Even if Divergent is terrible, it has a guaranteed young-adult audience. The good news? It's enjoyable, even if it seems to serve solely to set up the action for the sequels.
Cinema review: Divergent
Director: Neil Burger
Starring: Shailene Woodley, Theo James, Kate Winslet
Post-Hunger Games, to which Divergent will inevitably be compared, the logic of cashing in on the young adult fiction market is faultless. There’s a guaranteed audience (Veronica Roth’s novel has sold more than 5 million copies) and the sequels are already set up – the second book in Roth’s trilogy is scheduled for a 2015 cinema release. Even if the film is terrible that’s millions of tickets, plus family and friends. If it avoids being terrible it can pull newcomers in and the accountants are very happy.
I’m pleased to report that it isn’t terrible. In a nutshell, in post-apocalyptic Chicago, society is divided into five factions: Abnegation, selfless souls who run the government; Amity, peaceful farmers; Dauntless, the brave types who act as police and soldiers; Erudite, the knowledgeable; and Candour, honest and without a clear purpose. At 16 each citizen is tested to determine which faction they fit into, though they are free to choose another. But the choice is final and if they fail to make the grade in their new faction they are kicked out of society to join The Factionless, a shuffling bunch of ragged extras straight from a Dickens musical.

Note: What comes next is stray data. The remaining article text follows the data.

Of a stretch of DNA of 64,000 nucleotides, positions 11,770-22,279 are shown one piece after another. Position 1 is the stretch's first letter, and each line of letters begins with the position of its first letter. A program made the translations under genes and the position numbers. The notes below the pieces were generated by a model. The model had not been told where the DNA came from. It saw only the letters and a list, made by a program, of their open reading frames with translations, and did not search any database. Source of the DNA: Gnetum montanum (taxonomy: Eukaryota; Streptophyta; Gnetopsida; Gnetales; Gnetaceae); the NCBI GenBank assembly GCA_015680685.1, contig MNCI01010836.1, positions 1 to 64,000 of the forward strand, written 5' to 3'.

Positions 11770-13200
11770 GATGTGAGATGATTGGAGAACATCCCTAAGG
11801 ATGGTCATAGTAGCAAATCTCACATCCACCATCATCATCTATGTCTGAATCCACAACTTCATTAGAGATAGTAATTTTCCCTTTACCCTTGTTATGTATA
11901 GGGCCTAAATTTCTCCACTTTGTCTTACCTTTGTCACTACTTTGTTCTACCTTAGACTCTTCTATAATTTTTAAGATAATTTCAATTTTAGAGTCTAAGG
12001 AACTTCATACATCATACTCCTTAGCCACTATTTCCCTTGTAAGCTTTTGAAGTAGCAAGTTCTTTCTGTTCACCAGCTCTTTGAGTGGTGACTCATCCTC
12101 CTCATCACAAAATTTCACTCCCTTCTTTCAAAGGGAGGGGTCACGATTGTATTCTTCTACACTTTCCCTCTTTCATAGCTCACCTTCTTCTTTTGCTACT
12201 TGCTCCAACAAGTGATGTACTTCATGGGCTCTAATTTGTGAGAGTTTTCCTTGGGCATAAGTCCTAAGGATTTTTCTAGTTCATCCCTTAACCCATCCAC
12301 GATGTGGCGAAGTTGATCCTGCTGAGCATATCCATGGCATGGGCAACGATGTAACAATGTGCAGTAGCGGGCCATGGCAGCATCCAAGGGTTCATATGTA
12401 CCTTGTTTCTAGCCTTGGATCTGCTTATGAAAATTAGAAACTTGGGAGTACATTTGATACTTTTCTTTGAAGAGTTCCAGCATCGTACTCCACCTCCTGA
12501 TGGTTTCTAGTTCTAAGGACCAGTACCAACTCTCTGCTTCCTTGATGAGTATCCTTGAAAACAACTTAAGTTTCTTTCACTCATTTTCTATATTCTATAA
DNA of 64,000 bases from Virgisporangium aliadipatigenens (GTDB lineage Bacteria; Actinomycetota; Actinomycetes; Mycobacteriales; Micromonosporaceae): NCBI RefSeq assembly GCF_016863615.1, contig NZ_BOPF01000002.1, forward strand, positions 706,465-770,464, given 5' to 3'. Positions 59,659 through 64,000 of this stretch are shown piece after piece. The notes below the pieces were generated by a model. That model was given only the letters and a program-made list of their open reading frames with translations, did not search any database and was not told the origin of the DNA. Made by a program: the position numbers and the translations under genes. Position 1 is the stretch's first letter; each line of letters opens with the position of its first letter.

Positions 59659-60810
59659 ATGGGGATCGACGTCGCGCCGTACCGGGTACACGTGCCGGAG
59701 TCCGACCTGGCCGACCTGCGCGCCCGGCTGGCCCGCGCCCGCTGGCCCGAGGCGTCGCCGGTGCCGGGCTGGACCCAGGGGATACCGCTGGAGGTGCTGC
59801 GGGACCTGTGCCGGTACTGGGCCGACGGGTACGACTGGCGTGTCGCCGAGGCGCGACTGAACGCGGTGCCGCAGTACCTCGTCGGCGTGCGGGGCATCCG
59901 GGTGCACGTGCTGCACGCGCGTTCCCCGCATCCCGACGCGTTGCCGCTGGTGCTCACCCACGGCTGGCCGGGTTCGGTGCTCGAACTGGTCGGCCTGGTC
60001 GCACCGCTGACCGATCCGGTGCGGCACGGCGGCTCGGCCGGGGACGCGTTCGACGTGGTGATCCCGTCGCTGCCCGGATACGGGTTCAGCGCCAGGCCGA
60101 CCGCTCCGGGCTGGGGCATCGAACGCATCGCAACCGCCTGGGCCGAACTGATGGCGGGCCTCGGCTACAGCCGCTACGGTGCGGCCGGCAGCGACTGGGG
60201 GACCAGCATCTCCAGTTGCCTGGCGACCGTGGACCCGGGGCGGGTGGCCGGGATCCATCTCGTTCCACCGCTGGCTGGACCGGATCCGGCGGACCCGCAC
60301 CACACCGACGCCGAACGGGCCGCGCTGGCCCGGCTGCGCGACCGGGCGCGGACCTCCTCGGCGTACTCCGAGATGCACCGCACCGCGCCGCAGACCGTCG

Then there are the Divergents – those who fit into multiple categories, pose a threat to social order and thus must be eliminated, at least according to Kate Winslet’s Cruella Deville-esque Erudite leader. Our heroes Tris (Shailene Woodley) and Four (Theo James) are, of course, Divergent, and inevitably uncover a plot by Winslett’s Jeanine to take control of the Dauntless’ minds and wrestle power from the humble Abnegates.
The biggest flaw here is how these factions have tolerated each other for the 100-plus years since “the war”. The Dauntless are an endless frat party – they get tattoos, they slap thighs and their insistence on travelling everywhere by jumping on and off moving trains has only the one possible benefit of keeping their infuriating population down. The Erudite are pompous snobs (no surprise to find an English actor in charge there then). Amity are a bit part that universally resemble a Woodstock reunion, and it’s unclear how anyone as servile as the Abnegates would ever get near government in a million years, never mind stay there for 100. Candour? No idea.
The film also seems to serve solely to set up the action for the sequels, so nothing really happens. Divergent Tris chooses Dauntless, and we get two hours of her in boot camp and a will they/won’t they romance with trainer Four before a token 20 minutes of plot when the conspiracy is unearthed.
Almost two and a half hours seemed a long time for a glorified origins movie. It might be great for those who already know what happens next, but I wanted something to happen in this film.
Then again, if you’re the target audience you do already know what’s going to happen, and you’d go even if I said this was the worst film ever. Which it isn’t, so enjoy it.